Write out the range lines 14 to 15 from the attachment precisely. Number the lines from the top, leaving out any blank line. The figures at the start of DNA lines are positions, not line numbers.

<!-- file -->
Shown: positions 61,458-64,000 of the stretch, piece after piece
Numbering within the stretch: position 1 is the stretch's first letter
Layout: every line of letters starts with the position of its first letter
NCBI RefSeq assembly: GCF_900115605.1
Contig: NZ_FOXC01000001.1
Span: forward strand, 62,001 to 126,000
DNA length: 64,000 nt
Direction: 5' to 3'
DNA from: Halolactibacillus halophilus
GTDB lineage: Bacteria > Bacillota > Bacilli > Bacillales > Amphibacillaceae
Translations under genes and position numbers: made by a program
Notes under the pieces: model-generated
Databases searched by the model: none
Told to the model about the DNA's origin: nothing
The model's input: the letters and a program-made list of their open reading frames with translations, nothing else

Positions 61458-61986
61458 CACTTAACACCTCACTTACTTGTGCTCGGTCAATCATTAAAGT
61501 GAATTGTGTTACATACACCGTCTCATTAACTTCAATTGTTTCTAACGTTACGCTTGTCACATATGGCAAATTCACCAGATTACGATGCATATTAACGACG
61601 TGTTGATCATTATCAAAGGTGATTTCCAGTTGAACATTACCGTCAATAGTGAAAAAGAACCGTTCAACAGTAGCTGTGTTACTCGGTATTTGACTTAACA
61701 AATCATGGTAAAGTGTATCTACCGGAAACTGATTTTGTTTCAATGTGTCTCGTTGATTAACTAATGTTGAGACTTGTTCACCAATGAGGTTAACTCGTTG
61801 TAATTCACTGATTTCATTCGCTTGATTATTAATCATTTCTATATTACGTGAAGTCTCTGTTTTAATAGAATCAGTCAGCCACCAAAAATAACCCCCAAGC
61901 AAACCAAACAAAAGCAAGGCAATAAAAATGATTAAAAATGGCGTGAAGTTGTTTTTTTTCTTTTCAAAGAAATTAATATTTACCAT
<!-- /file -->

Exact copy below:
Told to the model about the DNA's origin: nothing
The model's input: the letters and a program-made list of their open reading frames with translations, nothing else